Corruption in international business: understanding the impact of anti-corruption measures on company practices and attitudes
Carr, Indira and Outhwaite, Opi (2008) Corruption in international business: understanding the impact of anti-corruption measures on company practices and attitudes. In: Patterns of Corruption in the 21st Century, 6-7 September 2008, Institute of International Economic Relations, Athens, Greece. (Unpublished)Full text not available from this repository.
Anti-corruption efforts over the past two decades have expanded to include a variety of measures ranging from international conventions (e.g. OECD Convention on Combating Bribery of Foreign Public Officials in International Business Transactions 1997, UN Convention against Corruption, 2003) and industry initiatives (e.g. the Extractive Industries Transparency Initiative) to non-governmental organisation (NGO) initiatives (e.g. the Publish Way You Pay initiative, led by Global Witness) and NGO toolkits (e.g. Richard Holloway’s NGO Corruption Fighter’s Handbook). While these measures are undeniably essential to the fight against corruption it is also important to gauge their impact on the behaviour of companies with a view to assessing and improving the anti-corruption strategies.
Existing survey data enables the identification of some general issues regarding company practices and attitudes to combating corruption and give some indication of limiting factors. These insights are a useful starting point but the survey findings are not directly comparable and provide only a descriptive, fragmented understanding of the issues.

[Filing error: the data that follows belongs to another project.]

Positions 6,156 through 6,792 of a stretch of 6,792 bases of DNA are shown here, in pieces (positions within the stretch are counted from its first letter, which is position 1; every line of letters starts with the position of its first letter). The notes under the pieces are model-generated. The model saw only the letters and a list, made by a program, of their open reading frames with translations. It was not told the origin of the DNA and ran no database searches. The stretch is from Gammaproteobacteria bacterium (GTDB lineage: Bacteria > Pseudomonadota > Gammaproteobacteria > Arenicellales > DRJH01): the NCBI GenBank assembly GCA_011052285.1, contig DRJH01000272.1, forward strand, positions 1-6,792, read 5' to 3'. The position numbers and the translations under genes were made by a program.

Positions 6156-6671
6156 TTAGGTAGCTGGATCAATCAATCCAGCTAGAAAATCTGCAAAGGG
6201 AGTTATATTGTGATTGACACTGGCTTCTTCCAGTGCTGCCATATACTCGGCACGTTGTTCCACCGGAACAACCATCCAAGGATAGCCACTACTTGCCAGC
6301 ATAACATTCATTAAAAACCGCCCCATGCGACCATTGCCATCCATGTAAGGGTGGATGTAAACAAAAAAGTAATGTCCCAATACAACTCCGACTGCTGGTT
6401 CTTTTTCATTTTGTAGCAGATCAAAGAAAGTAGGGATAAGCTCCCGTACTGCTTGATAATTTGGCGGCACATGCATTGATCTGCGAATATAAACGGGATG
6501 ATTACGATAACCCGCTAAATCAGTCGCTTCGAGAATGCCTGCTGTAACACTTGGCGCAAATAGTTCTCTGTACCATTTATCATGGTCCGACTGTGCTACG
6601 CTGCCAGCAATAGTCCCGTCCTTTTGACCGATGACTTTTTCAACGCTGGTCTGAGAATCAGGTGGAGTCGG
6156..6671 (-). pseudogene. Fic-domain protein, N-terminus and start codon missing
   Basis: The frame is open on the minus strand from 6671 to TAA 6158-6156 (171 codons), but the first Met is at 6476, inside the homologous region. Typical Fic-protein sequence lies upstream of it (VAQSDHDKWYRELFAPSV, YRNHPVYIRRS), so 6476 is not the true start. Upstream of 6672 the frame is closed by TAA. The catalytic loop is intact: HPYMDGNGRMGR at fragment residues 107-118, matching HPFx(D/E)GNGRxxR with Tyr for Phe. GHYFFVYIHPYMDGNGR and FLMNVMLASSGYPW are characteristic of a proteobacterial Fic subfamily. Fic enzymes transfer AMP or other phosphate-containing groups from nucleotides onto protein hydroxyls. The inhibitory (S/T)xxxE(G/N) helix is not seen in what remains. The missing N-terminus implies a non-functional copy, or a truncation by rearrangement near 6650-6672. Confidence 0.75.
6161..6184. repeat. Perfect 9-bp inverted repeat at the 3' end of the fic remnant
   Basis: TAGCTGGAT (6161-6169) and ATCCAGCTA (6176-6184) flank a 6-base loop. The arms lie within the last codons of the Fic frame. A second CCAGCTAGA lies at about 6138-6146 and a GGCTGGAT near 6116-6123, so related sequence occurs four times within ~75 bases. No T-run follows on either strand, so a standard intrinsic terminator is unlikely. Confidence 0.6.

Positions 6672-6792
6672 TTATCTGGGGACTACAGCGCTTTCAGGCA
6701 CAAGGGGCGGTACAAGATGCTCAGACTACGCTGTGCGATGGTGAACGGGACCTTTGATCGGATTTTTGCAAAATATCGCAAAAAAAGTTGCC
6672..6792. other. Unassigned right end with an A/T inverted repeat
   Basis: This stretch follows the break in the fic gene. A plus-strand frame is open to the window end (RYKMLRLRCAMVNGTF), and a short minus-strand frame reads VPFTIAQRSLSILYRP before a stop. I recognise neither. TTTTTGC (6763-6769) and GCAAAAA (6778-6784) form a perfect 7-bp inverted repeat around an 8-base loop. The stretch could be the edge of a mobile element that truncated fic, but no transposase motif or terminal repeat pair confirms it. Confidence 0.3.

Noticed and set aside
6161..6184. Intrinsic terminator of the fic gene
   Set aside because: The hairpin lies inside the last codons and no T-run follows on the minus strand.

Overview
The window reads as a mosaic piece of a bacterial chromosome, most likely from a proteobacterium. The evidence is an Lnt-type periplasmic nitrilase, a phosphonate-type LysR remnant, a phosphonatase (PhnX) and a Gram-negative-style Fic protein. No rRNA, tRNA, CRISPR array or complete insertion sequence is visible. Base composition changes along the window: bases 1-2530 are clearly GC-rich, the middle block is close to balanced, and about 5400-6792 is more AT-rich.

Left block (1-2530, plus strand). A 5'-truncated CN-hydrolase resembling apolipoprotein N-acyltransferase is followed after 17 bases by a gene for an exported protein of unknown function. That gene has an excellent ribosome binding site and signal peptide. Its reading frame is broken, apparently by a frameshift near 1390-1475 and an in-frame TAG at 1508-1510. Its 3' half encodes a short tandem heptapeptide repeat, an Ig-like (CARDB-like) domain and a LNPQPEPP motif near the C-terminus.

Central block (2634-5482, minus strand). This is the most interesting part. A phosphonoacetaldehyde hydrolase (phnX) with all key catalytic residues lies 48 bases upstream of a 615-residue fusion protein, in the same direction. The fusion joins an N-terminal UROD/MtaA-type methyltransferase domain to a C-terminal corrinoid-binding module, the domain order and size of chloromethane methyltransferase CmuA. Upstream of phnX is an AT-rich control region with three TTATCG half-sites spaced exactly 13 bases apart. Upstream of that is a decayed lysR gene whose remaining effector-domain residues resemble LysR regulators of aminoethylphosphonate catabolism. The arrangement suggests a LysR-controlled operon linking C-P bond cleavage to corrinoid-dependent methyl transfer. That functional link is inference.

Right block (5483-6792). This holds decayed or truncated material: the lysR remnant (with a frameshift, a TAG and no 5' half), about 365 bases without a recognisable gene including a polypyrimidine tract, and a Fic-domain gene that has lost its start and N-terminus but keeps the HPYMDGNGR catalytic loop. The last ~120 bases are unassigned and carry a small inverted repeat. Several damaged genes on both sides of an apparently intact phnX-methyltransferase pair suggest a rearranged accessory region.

The present authors are engaged in an in-depth survey, aiming to provide a more thorough understanding of the impacts of different strategies and regulatory influences and how anti-corruption efforts might be strengthened. The survey is unique in targeting NGOs in order to investigate the role played by these organisations who are important stakeholders in the field of anti-corruption.
This paper starts with an examination of the key finding of the previous surveys in order to provide a picture of the extent to which company attitudes to corruption have been explored and the broad themes that emerge. The insights identified in this section provide the context for the pilot study findings which are presented in the following section. Finally, some concluding observations and points for further research are offered.
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